Respond to  your  colleagues by suggesting an alternate therapeutic approach.

Sep 1, 2021 | nursing

 

 Respond to  your  colleagues by suggesting an alternate therapeutic approach. Support your  feedback with evidence-based literature and/or your own experiences  with clients.  

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Anxiety  disorders are psychiatric conditions that share characteristics of  excessive fear of real or perceived imminent threat. According to  Thibaut (2017), anxiety disorders are the most prevalent psychiatric  disorders- accounting for 7.3% of all psychiatric disorders worldwide.  Anxiety disorders are distinguished from one another by the triggers  that induce the anxiety, fear, or other associated behavior and may  include generalized anxiety disorder, panic disorder,  obsessive-compulsive disorder, selective mutism, separation anxiety  disorder, medication/substance-induced anxiety disorder, and social  phobia (American Psychiatric Disorder, 2013; Thibaut, 2017). 

             A client I observed is N.B, a 15-year old male Caucasian presented to  the clinic by his mother, who was concerned about his anxious behavior.  The client’s mother described him as a shy person with little friends.  For this reason, N.B spends most of his time playing video-games in his  room. The client’s mother also revealed that N.B has always had problems  meeting new people. During the interview, N.B looked uncomfortable. He  could not keep eye contact and was fidgeting. N.B’s mother also revealed  that he has always struggled in the presence of his peers. N.B has  severally turned down his peer’s invitations to hang out and often  engages in avoidance behaviors. After assessing the client, a diagnosis  was made for social anxiety disorder (Social phobia) 300.23 (F40.10)  (American Psychiatric Disorder, 2013).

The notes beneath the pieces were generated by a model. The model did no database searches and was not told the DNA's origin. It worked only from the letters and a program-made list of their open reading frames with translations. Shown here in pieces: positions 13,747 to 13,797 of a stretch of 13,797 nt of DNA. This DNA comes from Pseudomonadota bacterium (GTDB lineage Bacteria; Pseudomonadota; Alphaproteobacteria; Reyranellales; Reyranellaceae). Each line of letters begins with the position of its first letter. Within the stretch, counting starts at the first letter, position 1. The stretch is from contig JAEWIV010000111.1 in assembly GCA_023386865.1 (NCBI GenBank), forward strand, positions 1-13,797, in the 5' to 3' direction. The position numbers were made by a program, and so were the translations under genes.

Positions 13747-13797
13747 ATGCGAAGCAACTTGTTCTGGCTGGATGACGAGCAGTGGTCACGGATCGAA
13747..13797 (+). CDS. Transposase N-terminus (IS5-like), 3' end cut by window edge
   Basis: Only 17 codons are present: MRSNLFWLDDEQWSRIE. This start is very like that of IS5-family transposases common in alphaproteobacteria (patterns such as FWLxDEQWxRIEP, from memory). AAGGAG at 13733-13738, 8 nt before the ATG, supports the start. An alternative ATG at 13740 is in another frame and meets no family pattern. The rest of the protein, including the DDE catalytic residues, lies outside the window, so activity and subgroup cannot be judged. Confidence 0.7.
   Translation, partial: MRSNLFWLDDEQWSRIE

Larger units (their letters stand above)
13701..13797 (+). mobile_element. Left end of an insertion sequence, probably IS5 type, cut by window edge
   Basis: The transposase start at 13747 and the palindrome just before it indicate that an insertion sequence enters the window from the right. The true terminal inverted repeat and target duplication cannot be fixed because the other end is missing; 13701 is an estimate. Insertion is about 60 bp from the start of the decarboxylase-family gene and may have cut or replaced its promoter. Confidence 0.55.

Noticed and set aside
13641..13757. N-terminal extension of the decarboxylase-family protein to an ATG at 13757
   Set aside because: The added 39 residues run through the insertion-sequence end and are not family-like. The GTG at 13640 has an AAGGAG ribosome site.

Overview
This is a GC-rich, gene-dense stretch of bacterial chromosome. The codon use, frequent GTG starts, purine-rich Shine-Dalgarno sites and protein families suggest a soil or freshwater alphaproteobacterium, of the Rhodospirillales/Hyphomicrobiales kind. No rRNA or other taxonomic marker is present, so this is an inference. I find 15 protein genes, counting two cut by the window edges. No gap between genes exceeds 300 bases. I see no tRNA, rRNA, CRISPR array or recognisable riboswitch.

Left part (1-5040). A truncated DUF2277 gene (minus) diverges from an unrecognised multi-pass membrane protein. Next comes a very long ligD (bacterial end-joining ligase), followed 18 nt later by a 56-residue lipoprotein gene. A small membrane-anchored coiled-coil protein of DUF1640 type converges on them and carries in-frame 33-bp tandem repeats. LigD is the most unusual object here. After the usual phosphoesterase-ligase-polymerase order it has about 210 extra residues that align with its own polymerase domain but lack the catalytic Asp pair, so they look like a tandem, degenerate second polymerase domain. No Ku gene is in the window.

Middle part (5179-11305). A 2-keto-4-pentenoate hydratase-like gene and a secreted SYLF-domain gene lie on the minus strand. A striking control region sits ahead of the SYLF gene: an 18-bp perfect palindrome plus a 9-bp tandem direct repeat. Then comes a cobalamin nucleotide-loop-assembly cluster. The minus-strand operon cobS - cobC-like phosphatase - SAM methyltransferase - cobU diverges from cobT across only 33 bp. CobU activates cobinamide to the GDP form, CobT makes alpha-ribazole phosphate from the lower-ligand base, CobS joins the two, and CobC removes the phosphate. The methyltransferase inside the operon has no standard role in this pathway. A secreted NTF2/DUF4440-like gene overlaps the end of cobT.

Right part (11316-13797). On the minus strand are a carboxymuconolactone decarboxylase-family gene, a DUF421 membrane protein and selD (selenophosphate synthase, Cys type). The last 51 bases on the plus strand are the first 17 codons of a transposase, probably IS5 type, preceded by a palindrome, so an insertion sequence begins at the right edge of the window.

The DSM-5 diagnostic criteria for social anxiety disorder (Social  phobia) involves marked fear or anxiety of one or more social situations  where an individual is exposed to scrutiny by others- (in peer settings  for children). The social situations always provoke fear or anxiety and  must have been lasting for six months or more. In the given case, the  client met the diagnostic criteria for social anxiety disorder.

Therapeutic Approach and perceived Effectiveness

             The most appropriate treatment for N.B is cognitive behavioral therapy  (CBT). CBT is regarded as the approach with the highest level of  evidence in the treatment of social anxiety disorder (Bandelow et al.,  2017). CBT's goal in treating social anxiety disorder is to enable the  client to gain self-consciousness by changing maladaptive behaviors and  negative thoughts that make oneself uncomfortable in social situations.  In their study, Pinjarkar et al. (2015) examined the effectiveness of  CBT in treating social anxiety and found a clinically significant  improvement in the subject’s self-consciousness and avoidance behavior  (63.79%). In another study, David et al. (2014) concluded that cognitive  therapy resulted in better outcomes than wait-list in the treatment of  social anxiety disorder patients (78% of the subjects did not meet  avoidant personality criteria at the end of treatment). The study also  showed that cognitive-behavioral therapy was more superior to expressive  and art therapy in the treatment of social anxiety disorder (71%)  (David et al., 2014). 

Thank you for listening to me. 

I look forward to hearing from you on alternate therapeutic approaches. 

 

References

Bandelow, B., Michaelis, S., & Wedekind, D. (2017). Treatment of anxiety             disorders. Dialogues in Clinical Neuroscience19(2), 93–107.

David M., C., Anke, E., Ann, H., Freda, M., Melanie, F., Nick, G., Louise, W., & Jennifer,          W. (2014). Cognitive therapy versus exposure and applied relaxation in social   phobia: A Randomized controlled trial. Journal of Consulting and Clinical             Psychology74(3), 568–578.

Kaczkurkin,  A. N., & Foa, E. B. (2015). Cognitive-behavioral therapy for  anxiety disorders:        an update on the empirical evidence. Dialogues in Clinical Neuroscience17(3), 337–      346.

Pinjarkar,  R. G., Sudhir, P. M., & Math, S. B. (2015). Brief cognitive  behavior therapy in         patients with social anxiety disorder: A preliminary investigation. Indian Journal of       Psychological Medicine37(1), 20–25. https://doi.org/10.4103/0253-7176.150808 

Thibaut F. (2017). Anxiety disorders: A review of current literature. Dialogues in Clinical           Neuroscience19(2), 87–88.

      

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